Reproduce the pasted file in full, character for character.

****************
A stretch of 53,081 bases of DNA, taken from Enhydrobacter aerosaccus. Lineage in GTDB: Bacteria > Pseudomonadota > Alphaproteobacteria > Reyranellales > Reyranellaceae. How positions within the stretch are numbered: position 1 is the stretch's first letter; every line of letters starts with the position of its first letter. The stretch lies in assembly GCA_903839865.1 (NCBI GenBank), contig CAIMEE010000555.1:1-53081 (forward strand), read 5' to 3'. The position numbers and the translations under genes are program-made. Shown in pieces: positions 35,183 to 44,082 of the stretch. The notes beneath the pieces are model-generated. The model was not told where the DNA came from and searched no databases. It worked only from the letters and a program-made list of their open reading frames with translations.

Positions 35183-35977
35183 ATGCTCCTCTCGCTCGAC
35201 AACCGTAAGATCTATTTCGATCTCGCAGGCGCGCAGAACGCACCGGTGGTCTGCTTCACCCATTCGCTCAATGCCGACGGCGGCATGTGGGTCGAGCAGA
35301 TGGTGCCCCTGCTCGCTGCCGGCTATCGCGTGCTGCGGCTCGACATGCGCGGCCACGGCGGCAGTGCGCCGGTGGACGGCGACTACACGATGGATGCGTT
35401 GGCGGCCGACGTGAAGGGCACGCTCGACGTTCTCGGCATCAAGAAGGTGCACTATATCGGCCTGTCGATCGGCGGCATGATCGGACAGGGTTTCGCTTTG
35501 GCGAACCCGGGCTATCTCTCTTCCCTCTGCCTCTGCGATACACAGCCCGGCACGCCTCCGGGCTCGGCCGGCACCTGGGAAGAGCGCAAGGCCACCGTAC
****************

A stretch of 53,081 bases of DNA, taken from Enhydrobacter aerosaccus. Lineage in GTDB: Bacteria > Pseudomonadota > Alphaproteobacteria > Reyranellales > Reyranellaceae. How positions within the stretch are numbered: position 1 is the stretch's first letter; every line of letters starts with the position of its first letter. The stretch lies in assembly GCA_903839865.1 (NCBI GenBank), contig CAIMEE010000555.1:1-53081 (forward strand), read 5' to 3'. The position numbers and the translations under genes are program-made. Shown in pieces: positions 35,183 to 44,082 of the stretch. The notes beneath the pieces are model-generated. The model was not told where the DNA came from and searched no databases. It worked only from the letters and a program-made list of their open reading frames with translations.

Positions 35183-35977
35183 ATGCTCCTCTCGCTCGAC
35201 AACCGTAAGATCTATTTCGATCTCGCAGGCGCGCAGAACGCACCGGTGGTCTGCTTCACCCATTCGCTCAATGCCGACGGCGGCATGTGGGTCGAGCAGA
35301 TGGTGCCCCTGCTCGCTGCCGGCTATCGCGTGCTGCGGCTCGACATGCGCGGCCACGGCGGCAGTGCGCCGGTGGACGGCGACTACACGATGGATGCGTT
35401 GGCGGCCGACGTGAAGGGCACGCTCGACGTTCTCGGCATCAAGAAGGTGCACTATATCGGCCTGTCGATCGGCGGCATGATCGGACAGGGTTTCGCTTTG
35501 GCGAACCCGGGCTATCTCTCTTCCCTCTGCCTCTGCGATACACAGCCCGGCACGCCTCCGGGCTCGGCCGGCACCTGGGAAGAGCGCAAGGCCACCGTAC